“It was Ebola”- A Tribute to Zoegar Jaynes


http://www.virtuesforlife.com/wp-content/uploads/2010/02/daisy.gifThe shock that greeted news of the sudden death of Zoegar Jaynes remains ever present. It is therefore with great sadness I do this reflection in remembrance of a professional colleague, a former workmate, a church brother, and a family friend – one of my kid’s “god parents,” who is said to have died of diabetes.

I was barely fifteen minutes in bed when my phone rang in the morning hours of November 14, 2014 at about 3:00 AM. It was Baindu Ken a former colleague at Radio Veritas, where we had the privileged of sharing the microphone with Zeogar. Baindu said: “Quaqua, it na happen again ooo.” Then I said, what’s that? She said “Zoegar died; Zoegar is dead ooo,” in a shaky, but subdued tone. Then I said what! She said “yes, but it’s not ebola, he died of sugar.” Sugar!

I was in some sort of seizure momentarily. When we hung up, I dialed Ledgerhood Rennie’s number. He was not immediately available. Then I tried Hassan Kaiwu’s line and he corroborated the death news. Ledge returned my call later and confirmed the news; he had been on the line with his wife in the States about the incident when I called, indicating to me that they had some family connections. From that point on, my phone would ring for the rest of the morning, the first time I received as many calls since I left the leadership of the Press Union of Liberia about a year ago.

My wife and I, together with our kid visited the home of the late Zoegar to sympathize with his widow that evening. The place was so jammed. We did not have the time to talk so it was not possible to get any additional details about the cause of death aside from the general information that was in circulation.

On Saturday morning, the 15th instant of November, I visited one of the Doctors who ran into Zoegar as he was apparently already tussling with death. When I got the doctor’s account of the painful passing of Zoegar then I concluded that Baindu’s assertion was wrong, ‘It was Ebola.’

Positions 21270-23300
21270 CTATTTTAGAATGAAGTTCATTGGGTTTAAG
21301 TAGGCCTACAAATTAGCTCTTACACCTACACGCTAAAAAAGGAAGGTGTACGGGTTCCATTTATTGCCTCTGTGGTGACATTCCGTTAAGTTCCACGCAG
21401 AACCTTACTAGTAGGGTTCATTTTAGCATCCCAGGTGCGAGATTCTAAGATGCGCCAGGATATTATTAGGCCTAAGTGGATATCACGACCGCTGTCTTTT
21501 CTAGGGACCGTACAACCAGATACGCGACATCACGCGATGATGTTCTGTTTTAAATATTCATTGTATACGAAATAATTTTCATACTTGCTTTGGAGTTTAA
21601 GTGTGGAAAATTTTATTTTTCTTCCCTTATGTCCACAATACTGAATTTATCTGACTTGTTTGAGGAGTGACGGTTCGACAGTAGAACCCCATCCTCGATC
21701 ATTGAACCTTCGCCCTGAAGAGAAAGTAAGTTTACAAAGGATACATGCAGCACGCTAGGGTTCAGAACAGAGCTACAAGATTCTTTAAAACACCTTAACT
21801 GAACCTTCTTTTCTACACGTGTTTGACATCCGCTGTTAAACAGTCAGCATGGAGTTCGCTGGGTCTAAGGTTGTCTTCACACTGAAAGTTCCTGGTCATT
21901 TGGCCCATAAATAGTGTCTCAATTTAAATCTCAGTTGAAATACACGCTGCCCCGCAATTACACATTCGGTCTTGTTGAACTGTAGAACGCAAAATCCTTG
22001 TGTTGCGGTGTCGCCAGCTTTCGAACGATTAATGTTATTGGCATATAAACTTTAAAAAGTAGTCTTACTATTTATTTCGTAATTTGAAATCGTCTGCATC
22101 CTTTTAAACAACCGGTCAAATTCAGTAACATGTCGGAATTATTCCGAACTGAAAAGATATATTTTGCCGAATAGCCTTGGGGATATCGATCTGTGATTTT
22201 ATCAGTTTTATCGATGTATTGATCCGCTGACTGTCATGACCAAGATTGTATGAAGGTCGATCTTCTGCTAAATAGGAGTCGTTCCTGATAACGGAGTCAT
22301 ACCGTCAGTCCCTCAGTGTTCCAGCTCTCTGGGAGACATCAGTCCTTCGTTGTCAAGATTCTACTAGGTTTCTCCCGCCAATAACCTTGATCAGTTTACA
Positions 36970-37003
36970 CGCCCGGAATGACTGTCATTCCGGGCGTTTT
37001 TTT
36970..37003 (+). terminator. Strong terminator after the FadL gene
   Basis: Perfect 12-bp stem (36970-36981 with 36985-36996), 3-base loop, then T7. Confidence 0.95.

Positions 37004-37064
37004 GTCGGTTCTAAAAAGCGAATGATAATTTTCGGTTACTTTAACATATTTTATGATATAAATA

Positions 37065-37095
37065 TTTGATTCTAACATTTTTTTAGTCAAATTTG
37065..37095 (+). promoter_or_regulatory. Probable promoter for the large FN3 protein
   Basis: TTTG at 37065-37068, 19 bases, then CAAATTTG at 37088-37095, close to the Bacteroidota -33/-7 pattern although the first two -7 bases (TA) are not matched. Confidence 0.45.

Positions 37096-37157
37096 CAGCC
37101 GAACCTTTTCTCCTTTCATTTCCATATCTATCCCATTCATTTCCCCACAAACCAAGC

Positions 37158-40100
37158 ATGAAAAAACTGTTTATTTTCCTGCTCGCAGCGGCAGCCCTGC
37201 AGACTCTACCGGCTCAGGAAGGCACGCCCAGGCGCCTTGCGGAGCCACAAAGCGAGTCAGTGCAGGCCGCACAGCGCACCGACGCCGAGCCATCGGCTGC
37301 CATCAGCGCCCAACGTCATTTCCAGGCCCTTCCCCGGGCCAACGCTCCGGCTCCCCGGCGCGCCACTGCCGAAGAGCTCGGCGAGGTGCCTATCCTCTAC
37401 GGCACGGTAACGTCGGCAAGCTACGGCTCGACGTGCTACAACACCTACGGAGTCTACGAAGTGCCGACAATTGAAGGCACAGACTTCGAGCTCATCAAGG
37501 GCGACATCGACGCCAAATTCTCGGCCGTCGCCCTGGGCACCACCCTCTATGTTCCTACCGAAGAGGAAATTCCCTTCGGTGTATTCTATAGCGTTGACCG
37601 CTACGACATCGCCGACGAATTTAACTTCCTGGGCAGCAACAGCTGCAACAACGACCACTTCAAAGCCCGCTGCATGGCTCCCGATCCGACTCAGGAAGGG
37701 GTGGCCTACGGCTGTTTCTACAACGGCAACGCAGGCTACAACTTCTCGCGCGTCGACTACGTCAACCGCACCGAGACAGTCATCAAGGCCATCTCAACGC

Oh yes, Zoegar may not have literally died of the ebola virus, but come with me. Zoegar’s condition became serious on Thursday, 13 November. At about 11:00 am, he was taken to the Hope for Women International Clinic on the AB Tolbert Road in Paynesville [not far from where he lived] but refused, or should I say rejected? He was then driven to the SOS Clinic on the Tubman Boulevard opposite what used to be the Sophie Ice Crime Shop. He was rejected. He was moved to the SDA Cooper Hospital on 12th Street. At the SDA, he was let to feel the anguish of death. The suffering man spent nearly an hour waiting at the hates of the hospital while doctors were holding discussions and investigating his history to determine whether or not to admit him. When the Hospital finally decided they would receive him just for a “short stay” after the long wait, the lab did not have the equipment to run a test. So I am told the doctor on call administered what was said to be “clear drip” hopefully to get him stabilized somehow as he was visibly dehydrated. But the attention he received at the SDA was only made possible after calls were made for intervention by other doctors who would plea with their colleagues to please see Zoegar. What a hopeless situation!